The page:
No. CA-4486.

487 So.2d 522 (1986)

Robert H. PERKINS v. Rosita PERKINS.

Court of Appeal of Louisiana, Fourth Circuit.

April 11, 1986.

Attorney(s) appearing for the Case

Robert M. Rosenbery, Larry C. Becnel, Polack, Rosenberg, Rittenberg & Endom, New Orleans, for appellant.

Lanny R. Zatzkis, Lynne W. Wasserman, Cindy M. Harris, Fawer, Brian, Hardy & Zatzkis, New Orleans, for appellee.



In this domestic relations case, plaintiff husband, Robert H. Perkins, seeks a reduction from the July 11, 1985 judgment awarding to his wife, Rosita Perkins $4,500.00 per month ($2,500 per month alimony pendente lite and $2,000 per month child support). We affirm.

Perkins, an architect and planner, testified that although his gross income in 1983 was $132,000.00, his financial condition has now changed. According to plaintiff his gross monthly salary is $6,000.00. However, there are months when he is not paid due to insufficient funds in his architectural firm, and at present he is indebted to the firm in the sum of $363,000.00. He also stated that the first quarterly report of his firm reflected negative net worth of $541,000.00 and that the company was in no position to advance money to him. Plaintiff further testified that he spends $300.00 per month for food and $300.00 per month for clothing. Although he admitted that he has no housing expense, Perkins stated that his company provides him with a Mercedes Benz automobile and pays most of his travel expenses. In addition to his architectural and planning firm, plaintiff related that he owned 50% of the property of another company. Perkins further stated that 25% of the other company was owned by his father while the remaining 25% was owned by his architectural and planning firm.

Gloria Young, the office administrator, secretary, and bookkeeper of Perkins and Partners, testified that the corporation's accounts receivables were "very low" and that as of January 1, 1985 salaries had been cut. According to Mrs. Young, plaintiff received $2,000 per month for the months of January, February and March, and less than that amount in May and June. Mrs. Young further stated that Mrs. Perkins received $5,585.57 in January, $6,831.42 for February and March and $3,373.55 in April.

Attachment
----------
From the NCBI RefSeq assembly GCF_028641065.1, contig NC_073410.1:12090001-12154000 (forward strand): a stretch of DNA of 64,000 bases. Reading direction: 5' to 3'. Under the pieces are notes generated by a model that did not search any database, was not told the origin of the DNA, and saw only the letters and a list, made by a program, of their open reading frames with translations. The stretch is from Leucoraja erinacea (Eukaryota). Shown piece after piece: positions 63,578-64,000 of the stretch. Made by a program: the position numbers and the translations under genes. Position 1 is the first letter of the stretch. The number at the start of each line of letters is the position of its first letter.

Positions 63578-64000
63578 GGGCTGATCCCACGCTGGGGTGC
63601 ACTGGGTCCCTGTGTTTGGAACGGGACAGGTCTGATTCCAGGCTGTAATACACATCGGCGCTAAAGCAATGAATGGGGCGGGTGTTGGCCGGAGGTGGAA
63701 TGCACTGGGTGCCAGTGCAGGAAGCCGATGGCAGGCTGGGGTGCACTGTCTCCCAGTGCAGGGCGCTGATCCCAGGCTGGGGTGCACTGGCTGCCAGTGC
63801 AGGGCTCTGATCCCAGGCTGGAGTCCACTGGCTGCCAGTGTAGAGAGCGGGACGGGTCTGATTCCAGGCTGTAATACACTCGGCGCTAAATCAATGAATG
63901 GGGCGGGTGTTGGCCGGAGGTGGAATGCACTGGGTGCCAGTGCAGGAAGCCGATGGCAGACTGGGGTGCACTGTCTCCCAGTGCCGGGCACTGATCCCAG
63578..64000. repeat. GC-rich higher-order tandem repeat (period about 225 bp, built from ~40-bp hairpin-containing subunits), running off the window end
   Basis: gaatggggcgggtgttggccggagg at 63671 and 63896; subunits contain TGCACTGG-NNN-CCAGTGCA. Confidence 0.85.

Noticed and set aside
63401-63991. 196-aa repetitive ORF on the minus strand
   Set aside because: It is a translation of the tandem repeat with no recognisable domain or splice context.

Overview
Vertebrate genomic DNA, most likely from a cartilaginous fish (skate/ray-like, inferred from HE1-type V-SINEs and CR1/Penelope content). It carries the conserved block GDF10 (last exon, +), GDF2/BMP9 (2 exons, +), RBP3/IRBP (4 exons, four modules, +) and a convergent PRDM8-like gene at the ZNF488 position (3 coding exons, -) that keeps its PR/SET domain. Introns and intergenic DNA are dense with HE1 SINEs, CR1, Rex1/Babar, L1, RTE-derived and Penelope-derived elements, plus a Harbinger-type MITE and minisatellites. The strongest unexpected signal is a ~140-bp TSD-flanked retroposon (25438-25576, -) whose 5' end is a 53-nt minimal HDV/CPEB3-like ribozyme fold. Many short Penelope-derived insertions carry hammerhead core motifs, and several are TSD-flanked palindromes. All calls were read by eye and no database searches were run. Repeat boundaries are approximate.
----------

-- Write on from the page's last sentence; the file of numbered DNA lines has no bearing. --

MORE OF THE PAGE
Robert D. Winston, Jr., the firm's CPA since 1979, testified that the company has been insolvent since that time. In Winston's opinion the financial condition in 1985 is no different from that in 1979, except that in 1985 total liabilities exceed total assets.

Rosita Perkins testified that she was unemployed with no outside source of income and that her total monthly expenses amounted to $2,239.08. According to Mrs. Perkins, four children were born of the marriage. One child is mentally retarded and resides at Magnolia School in Jefferson Parish. Mrs. Perkins provides for that child's clothing, and the child lives with her during all holidays, summer vacations and public school vacations. Two daughters, one 14 years of age and the other 18 years of age, reside with the mother. The school tuition for the younger daughter is $142.00 per month. According to Mrs. Perkins, her husband, during the separation period, paid $2,239.08 in household expenses, including a $546.00 house note. Mrs. Perkins testified further that her husband additionally paid to her for her own use $2,300.00.